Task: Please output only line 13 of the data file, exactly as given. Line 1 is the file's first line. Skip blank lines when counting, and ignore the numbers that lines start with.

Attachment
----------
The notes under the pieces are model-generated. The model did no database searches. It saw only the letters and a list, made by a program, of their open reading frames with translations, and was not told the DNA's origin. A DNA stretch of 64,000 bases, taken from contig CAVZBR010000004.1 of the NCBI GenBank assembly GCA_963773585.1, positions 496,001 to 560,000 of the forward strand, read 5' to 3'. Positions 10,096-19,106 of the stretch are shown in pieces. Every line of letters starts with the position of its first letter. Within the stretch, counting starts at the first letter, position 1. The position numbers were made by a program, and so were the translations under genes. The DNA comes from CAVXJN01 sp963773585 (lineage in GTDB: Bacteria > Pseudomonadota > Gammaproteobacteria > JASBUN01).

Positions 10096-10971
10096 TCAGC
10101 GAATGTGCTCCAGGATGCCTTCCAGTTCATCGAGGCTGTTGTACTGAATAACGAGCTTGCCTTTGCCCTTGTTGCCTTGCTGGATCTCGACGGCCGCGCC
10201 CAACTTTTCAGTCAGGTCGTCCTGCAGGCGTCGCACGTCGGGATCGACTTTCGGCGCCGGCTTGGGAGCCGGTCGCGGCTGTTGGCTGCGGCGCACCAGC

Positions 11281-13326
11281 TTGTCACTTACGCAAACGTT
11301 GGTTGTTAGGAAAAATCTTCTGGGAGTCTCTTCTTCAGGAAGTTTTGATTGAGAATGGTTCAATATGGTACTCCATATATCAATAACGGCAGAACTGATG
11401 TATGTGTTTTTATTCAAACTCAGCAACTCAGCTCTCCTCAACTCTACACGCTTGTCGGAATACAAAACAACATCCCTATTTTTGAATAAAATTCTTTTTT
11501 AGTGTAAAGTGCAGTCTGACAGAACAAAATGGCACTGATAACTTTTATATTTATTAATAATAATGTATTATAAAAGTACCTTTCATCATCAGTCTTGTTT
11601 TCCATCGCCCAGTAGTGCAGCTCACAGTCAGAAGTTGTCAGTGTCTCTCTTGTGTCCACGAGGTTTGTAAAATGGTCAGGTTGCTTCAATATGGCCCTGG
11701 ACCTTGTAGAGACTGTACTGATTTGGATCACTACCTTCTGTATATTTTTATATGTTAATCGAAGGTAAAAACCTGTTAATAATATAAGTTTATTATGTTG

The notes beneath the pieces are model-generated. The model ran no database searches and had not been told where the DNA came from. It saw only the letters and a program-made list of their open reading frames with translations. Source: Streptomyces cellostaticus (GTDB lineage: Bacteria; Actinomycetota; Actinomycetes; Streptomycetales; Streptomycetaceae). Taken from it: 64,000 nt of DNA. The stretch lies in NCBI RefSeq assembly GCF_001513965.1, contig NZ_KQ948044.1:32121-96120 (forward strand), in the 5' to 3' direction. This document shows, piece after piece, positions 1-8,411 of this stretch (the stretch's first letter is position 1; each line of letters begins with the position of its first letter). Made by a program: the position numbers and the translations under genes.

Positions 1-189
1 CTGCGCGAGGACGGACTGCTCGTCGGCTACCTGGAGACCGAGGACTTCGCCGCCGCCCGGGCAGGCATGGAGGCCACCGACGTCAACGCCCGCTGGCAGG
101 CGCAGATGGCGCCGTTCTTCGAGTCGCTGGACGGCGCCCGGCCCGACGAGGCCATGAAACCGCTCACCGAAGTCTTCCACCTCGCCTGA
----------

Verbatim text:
The notes beneath the pieces are model-generated. The model ran no database searches and had not been told where the DNA came from. It saw only the letters and a program-made list of their open reading frames with translations. Source: Streptomyces cellostaticus (GTDB lineage: Bacteria; Actinomycetota; Actinomycetes; Streptomycetales; Streptomycetaceae). Taken from it: 64,000 nt of DNA. The stretch lies in NCBI RefSeq assembly GCF_001513965.1, contig NZ_KQ948044.1:32121-96120 (forward strand), in the 5' to 3' direction. This document shows, piece after piece, positions 1-8,411 of this stretch (the stretch's first letter is position 1; each line of letters begins with the position of its first letter). Made by a program: the position numbers and the translations under genes.